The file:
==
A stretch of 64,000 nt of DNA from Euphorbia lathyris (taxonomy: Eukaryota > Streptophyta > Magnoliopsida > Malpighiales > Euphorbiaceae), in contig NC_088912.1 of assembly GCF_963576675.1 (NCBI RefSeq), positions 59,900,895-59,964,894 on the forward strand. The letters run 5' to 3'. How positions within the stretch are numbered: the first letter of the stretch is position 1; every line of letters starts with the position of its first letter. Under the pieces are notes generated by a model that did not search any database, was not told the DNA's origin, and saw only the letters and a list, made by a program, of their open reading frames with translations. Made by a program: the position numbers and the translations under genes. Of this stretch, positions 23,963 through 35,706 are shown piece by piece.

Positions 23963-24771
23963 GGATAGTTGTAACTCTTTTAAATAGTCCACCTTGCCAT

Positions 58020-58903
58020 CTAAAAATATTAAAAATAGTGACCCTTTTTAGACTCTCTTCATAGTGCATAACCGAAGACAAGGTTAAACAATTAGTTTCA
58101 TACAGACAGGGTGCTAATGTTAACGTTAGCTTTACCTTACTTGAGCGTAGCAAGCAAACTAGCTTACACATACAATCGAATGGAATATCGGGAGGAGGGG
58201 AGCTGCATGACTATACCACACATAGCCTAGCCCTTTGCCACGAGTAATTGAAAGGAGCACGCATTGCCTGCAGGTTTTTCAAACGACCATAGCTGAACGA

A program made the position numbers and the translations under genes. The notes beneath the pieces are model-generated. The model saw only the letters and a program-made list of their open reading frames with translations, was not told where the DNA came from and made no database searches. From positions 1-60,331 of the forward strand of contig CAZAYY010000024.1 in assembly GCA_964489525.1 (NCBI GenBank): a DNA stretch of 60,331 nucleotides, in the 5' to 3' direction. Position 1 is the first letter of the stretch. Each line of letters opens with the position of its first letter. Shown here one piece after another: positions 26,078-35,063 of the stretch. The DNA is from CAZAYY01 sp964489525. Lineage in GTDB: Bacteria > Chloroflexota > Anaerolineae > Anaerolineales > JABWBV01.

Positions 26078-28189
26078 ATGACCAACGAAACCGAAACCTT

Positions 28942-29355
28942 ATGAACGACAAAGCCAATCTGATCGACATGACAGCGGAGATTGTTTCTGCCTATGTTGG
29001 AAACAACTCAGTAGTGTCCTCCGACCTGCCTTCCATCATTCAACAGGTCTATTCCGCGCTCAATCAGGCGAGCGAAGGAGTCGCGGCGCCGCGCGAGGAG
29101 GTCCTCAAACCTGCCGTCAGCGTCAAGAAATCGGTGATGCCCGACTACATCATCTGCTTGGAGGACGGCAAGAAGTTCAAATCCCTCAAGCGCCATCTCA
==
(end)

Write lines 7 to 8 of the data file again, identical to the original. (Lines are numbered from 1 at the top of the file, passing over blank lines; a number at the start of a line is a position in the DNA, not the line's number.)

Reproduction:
58201 AGCTGCATGACTATACCACACATAGCCTAGCCCTTTGCCACGAGTAATTGAAAGGAGCACGCATTGCCTGCAGGTTTTTCAAACGACCATAGCTGAACGA

A program made the position numbers and the translations under genes. The notes beneath the pieces are model-generated. The model saw only the letters and a program-made list of their open reading frames with translations, was not told where the DNA came from and made no database searches. From positions 1-60,331 of the forward strand of contig CAZAYY010000024.1 in assembly GCA_964489525.1 (NCBI GenBank): a DNA stretch of 60,331 nucleotides, in the 5' to 3' direction. Position 1 is the first letter of the stretch. Each line of letters opens with the position of its first letter. Shown here one piece after another: positions 26,078-35,063 of the stretch. The DNA is from CAZAYY01 sp964489525. Lineage in GTDB: Bacteria > Chloroflexota > Anaerolineae > Anaerolineales > JABWBV01.